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The Changing Epidemiology of Autism Spectrum Disorders

Autism spectrum disorder (ASD) is a complex neurodevelopmental condition with lifelong impacts. Genetic and environmental factors contribute to ASD etiology, which remains incompletely understood. Research on ASD epidemiology has made significant advances in the past decade. Current prevalence is estimated to be at least 1.5% in developed countries, with recent increases primarily among those without comorbid intellectual disability. Genetic studies have identified a number of rare de novo mutations and gained footing in the areas of polygenic risk, epigenetics, and gene-by-environment interaction.Epidemiologic investigations focused on nongenetic factors have established advanced parental age and preterm birth as ASD risk factors, indicated that prenatal exposure to air pollution and short interpregnancy interval are potential risk factors, and suggested the need for further exploration of certain prenatal nutrients, metabolic conditions, and exposure to endocrine-disrupting chemicals. We discuss future challenges and goals for ASD epidemiology as well as public health implications. Expected final online publication date for the Annual Review of Public Health Volume 38 is March 20, 2017. Please see for revised estimates.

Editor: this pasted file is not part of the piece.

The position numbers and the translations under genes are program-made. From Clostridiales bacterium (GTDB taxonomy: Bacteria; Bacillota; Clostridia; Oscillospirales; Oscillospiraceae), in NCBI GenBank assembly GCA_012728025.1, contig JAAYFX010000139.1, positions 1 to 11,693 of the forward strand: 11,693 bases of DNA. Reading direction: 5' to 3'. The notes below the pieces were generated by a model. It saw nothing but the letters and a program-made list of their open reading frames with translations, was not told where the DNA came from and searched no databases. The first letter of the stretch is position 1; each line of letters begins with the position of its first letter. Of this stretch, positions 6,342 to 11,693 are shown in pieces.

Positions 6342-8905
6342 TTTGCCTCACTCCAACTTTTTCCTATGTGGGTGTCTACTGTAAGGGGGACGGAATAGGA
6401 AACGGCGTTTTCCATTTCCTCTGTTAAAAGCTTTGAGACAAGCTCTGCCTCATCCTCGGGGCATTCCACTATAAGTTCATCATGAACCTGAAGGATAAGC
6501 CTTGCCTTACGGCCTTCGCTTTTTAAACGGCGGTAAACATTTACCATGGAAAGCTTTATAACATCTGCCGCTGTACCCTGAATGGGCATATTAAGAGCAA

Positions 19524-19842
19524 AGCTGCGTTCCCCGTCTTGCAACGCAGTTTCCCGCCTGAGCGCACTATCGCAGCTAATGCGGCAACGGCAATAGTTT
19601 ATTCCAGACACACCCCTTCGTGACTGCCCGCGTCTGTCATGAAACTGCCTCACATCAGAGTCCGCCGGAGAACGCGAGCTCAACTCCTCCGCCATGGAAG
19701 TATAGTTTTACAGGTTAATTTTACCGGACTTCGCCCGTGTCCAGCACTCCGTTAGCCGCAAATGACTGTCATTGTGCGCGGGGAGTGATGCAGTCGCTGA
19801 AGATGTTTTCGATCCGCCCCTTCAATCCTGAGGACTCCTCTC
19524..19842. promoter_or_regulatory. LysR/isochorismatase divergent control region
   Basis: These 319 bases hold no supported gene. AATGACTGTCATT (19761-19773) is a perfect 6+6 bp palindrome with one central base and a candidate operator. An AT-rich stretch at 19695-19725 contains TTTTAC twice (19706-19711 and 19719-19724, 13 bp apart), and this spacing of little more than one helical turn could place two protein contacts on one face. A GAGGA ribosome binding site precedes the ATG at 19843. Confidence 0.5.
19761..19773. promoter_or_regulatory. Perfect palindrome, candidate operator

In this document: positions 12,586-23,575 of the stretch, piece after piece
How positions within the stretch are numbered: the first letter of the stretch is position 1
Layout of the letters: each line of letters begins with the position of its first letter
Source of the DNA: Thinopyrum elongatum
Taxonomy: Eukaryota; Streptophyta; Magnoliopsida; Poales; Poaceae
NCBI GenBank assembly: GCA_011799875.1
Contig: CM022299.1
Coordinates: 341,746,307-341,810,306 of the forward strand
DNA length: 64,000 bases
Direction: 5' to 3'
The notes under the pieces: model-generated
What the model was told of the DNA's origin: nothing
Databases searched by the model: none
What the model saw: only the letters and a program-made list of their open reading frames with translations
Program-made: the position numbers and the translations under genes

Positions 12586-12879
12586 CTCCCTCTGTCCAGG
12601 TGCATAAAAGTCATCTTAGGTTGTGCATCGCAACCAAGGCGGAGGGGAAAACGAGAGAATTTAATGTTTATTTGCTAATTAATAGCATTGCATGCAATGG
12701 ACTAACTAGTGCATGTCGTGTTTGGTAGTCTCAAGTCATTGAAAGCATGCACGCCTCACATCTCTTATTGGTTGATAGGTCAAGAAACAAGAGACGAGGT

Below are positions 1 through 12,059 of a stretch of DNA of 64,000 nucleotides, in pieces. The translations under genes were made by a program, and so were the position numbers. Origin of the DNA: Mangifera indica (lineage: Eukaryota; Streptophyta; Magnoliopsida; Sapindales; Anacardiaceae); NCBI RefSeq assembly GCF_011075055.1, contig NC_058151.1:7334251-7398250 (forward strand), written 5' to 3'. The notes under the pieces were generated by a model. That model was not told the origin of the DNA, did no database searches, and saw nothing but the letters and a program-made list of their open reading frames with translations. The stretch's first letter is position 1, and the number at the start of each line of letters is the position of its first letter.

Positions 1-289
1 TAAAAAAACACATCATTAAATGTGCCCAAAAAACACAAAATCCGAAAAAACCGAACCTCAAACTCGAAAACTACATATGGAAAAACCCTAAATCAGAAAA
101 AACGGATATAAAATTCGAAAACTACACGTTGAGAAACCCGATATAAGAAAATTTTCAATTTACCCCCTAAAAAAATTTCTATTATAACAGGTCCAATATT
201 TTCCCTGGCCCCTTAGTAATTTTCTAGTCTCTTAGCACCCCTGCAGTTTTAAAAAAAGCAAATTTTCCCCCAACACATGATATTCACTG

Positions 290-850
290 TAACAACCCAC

Authors: Lyall K; Croen L; Daniels J; Fallin MD; Ladd-Acosta C; Lee BK; Park BY; Snyder NW; Schendel D; Volk HE; Windham GC; Newschaffer C

Annu Rev Public Health. 2016 Dec 21.

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